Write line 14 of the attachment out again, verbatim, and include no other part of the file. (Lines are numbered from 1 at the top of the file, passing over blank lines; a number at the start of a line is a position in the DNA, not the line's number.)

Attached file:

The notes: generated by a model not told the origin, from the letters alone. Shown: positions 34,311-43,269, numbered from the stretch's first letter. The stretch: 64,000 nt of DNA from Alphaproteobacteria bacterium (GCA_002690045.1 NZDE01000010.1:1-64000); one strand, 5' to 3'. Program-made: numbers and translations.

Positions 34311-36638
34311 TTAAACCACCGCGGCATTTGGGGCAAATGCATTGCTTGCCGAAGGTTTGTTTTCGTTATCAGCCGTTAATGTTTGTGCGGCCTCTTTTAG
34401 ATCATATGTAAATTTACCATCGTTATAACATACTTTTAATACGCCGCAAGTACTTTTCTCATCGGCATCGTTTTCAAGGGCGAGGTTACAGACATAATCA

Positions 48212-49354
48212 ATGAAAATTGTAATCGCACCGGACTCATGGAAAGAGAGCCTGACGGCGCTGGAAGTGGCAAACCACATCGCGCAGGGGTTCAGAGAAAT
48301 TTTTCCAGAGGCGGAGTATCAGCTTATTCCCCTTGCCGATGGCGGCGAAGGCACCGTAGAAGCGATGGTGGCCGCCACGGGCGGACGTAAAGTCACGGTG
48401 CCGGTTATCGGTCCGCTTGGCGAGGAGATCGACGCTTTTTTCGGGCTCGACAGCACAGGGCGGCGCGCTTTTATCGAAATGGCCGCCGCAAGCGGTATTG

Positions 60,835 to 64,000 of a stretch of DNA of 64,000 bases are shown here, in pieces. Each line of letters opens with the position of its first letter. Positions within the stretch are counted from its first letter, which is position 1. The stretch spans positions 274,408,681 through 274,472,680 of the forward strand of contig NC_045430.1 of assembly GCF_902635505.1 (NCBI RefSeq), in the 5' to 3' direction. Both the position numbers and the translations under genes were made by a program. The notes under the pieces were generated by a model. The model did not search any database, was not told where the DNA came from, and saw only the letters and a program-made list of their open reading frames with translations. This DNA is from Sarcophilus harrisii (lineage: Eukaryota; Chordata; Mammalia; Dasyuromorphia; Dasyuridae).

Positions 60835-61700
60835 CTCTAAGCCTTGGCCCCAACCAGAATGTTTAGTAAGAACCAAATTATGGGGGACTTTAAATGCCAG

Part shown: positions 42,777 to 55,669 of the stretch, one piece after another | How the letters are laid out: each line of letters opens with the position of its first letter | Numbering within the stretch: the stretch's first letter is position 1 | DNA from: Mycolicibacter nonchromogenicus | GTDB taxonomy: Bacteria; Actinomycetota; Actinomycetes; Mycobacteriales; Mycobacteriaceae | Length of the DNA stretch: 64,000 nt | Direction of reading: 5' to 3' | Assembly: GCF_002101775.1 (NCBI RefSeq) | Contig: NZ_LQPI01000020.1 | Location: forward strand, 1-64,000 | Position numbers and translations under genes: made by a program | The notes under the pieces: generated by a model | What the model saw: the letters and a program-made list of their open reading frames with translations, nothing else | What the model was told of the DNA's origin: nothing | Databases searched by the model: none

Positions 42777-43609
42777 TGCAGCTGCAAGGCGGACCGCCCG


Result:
42777 TGCAGCTGCAAGGCGGACCGCCCG